I thought it might be useful to post these screencasts online, so if you’re a JS developer – or have ambitions to be one (TDD is a sought-after skill) – here they are.
I’ve strived for each demonstration to make three key points to remember.
#1 – The 3 Steps of TDD
- Start by writing a test that fails
- Write the simplest code to pass the test
- Refactor to make changing the code easier
#2 – Assert First & Useful Tests
- Write the test assertion first and work backwards to the setup
- See the test fail before you make it pass
- Tests should only have one reason to fail
#3 – What Should We Test?
- List your tests
- Test meaningful behaviour and let those tests drive design details, not the other way around
- When the implementation is obvious, just write it
#4 – Duplication & The Rule of Three
- Removing duplication to reveal abstractions
- The Rule Of Three
- When to leave duplicate code in
#5 – Part I – Inside-Out TDD
- Advantage: tests pinpoint failures better in the stack
- Risk the pieces don’t fit together
- Tests are coupled closely to internal design
#5 – Part II – Outside-In TDD
- Pieces guaranteed to fit together
- Test code more decoupled from internal design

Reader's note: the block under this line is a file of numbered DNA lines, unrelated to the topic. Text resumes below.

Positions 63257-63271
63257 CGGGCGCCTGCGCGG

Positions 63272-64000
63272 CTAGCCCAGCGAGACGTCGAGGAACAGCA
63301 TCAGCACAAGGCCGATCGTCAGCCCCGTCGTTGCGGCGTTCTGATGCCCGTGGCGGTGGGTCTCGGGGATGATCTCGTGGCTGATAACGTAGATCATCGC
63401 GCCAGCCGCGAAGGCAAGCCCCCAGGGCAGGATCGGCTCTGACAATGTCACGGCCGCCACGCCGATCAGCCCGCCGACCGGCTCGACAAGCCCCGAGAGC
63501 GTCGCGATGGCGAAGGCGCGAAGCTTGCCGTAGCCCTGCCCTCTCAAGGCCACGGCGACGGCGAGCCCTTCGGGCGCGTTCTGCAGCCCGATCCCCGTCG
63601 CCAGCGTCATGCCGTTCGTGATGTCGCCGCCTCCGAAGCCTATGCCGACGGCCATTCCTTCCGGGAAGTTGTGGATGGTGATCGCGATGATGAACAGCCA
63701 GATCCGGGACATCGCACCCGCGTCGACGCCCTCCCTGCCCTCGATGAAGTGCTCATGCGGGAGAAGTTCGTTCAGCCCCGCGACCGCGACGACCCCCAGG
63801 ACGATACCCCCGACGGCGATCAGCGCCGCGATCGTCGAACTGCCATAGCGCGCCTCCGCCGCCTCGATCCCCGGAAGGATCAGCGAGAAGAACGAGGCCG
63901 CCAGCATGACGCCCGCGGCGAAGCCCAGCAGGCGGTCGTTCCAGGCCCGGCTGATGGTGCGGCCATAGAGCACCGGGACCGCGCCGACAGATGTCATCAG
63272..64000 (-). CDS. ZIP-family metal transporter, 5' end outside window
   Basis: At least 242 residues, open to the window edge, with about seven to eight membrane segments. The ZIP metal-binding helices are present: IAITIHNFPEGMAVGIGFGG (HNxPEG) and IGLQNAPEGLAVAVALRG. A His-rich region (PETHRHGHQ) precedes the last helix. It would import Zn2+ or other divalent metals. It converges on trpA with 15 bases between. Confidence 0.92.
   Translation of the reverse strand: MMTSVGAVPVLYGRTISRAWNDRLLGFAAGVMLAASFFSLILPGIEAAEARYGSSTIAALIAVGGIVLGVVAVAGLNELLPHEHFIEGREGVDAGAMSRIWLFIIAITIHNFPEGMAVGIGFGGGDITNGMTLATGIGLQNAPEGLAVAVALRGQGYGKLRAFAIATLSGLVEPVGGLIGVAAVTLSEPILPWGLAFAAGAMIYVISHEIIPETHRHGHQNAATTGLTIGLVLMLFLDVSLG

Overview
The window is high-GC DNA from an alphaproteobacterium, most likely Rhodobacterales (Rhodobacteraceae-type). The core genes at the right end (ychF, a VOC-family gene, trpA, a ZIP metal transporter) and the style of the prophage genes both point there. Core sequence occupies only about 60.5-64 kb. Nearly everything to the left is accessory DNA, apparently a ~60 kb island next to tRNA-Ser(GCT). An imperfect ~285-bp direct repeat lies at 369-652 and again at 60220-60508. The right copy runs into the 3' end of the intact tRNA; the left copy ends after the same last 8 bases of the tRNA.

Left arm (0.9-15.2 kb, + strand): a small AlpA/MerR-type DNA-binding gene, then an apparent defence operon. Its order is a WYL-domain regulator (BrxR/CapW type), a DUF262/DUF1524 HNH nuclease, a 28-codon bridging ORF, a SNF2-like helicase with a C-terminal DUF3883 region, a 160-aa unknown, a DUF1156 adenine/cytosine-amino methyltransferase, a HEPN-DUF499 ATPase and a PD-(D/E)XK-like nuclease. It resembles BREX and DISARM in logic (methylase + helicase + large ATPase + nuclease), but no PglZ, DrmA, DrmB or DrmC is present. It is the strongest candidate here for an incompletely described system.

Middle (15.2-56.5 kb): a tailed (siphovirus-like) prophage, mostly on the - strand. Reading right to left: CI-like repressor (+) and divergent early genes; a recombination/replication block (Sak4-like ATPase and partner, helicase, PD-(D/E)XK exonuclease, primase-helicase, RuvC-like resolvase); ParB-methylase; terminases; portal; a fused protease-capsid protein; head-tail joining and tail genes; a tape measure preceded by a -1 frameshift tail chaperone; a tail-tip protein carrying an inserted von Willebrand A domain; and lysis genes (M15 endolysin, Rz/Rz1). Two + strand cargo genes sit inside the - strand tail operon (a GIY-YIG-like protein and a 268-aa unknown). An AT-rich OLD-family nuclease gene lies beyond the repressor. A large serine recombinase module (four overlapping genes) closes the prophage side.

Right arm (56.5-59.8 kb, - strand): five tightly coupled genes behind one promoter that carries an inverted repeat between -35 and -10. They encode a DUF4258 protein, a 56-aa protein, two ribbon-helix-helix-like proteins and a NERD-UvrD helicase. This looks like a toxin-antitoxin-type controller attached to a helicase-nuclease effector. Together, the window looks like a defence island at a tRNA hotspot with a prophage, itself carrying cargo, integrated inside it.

- Disadvantage: tests don’t pinpoint source of failure easily
#6 – Stubs, Mocks & Dummies
- Writing unit tests with external dependencies using:
- Stubs to return test data
- Mocks to test that messages were sent
- Dummies as placeholders so we can run the tests
- Driving complex multi-layered designs from the outside in using stubs, mocks and dummies
- Advantage: pieces guaranteed to fit and tests pinpoint sources of failure better
- Risk: (not discussed in video) excessive use of test doubles un-encapsulates details of internal design, tightly coupling test code to implementation
- More unit-testable code – achieved with dependency injection – tends to lead to more modular architectures
These videos are rough and ready first attempts, but I think you may find the useful as they are if you’re new to TDD.
I’ll be doing versions of these in Python soon.